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Vote -1 Vote +1Stephen
April 15, 2011 at 6:16 pm

Hey David,
Hope all is well.
Loved the responses! It’s also good to see and know there are a lot of sincere people out there.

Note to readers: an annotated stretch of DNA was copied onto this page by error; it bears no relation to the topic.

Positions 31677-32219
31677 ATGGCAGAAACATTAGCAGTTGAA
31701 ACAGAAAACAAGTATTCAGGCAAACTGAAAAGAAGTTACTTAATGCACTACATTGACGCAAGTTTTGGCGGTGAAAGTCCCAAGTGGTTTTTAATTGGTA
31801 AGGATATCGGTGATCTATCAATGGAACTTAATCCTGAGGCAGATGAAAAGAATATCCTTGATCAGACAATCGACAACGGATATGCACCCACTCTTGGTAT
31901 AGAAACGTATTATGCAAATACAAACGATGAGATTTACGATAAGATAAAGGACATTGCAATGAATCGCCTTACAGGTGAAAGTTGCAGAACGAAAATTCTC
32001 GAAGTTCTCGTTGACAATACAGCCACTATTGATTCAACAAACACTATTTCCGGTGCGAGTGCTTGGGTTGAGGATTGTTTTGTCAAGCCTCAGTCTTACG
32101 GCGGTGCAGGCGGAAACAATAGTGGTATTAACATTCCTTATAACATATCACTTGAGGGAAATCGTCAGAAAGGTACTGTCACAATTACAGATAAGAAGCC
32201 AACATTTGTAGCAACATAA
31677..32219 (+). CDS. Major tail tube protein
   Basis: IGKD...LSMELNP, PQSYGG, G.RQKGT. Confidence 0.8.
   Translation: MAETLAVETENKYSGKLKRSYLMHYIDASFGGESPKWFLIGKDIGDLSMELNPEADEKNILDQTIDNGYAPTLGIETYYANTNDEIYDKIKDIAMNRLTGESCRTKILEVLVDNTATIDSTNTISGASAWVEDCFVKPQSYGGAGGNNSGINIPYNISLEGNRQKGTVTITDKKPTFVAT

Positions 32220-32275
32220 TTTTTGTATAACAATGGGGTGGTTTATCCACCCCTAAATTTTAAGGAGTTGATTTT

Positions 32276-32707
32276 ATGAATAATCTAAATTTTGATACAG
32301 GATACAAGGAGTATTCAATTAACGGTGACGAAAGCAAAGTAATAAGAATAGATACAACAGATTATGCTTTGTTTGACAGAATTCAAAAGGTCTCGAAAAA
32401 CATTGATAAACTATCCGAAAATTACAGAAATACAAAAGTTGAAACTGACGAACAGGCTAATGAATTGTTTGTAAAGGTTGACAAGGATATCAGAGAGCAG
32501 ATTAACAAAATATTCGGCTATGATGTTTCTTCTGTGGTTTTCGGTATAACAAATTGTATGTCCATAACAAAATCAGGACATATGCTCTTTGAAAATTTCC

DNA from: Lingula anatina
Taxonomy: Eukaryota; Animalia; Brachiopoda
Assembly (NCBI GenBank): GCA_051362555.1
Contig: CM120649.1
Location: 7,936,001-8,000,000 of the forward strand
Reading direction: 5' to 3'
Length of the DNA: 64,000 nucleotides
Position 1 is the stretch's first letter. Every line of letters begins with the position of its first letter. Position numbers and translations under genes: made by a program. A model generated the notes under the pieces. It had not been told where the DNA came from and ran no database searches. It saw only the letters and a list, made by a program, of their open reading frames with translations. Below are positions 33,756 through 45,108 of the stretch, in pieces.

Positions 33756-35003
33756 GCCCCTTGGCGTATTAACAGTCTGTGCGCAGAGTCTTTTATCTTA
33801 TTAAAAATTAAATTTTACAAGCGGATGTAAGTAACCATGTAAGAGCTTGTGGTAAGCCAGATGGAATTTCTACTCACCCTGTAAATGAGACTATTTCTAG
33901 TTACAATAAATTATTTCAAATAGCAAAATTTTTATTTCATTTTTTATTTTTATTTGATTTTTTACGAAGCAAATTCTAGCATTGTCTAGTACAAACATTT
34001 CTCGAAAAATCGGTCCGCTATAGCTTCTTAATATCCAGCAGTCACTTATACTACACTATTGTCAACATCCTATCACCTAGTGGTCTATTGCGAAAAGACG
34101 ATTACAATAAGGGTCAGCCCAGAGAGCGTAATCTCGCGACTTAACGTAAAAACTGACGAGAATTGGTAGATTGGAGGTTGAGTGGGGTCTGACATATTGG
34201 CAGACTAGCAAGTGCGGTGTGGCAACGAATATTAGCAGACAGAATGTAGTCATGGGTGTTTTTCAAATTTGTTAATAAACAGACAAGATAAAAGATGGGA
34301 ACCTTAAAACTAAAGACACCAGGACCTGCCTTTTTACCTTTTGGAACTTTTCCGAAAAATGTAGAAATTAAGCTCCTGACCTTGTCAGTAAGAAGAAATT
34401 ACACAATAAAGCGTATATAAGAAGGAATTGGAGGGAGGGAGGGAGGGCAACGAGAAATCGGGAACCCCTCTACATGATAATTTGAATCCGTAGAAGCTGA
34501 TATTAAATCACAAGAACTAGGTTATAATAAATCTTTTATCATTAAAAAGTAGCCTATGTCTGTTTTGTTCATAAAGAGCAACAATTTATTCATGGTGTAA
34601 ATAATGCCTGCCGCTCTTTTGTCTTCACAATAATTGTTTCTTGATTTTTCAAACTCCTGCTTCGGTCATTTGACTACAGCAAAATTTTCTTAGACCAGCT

What dates are you in Washington D.C.?
I’m finishing up with SpecForces and heading east.
I’ll be in that part of the country soon and I’d like to connect for the cause.
Best Regards,
Stephen

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Vote -1 Vote +1Joey
April 15, 2011 at 6:46 pm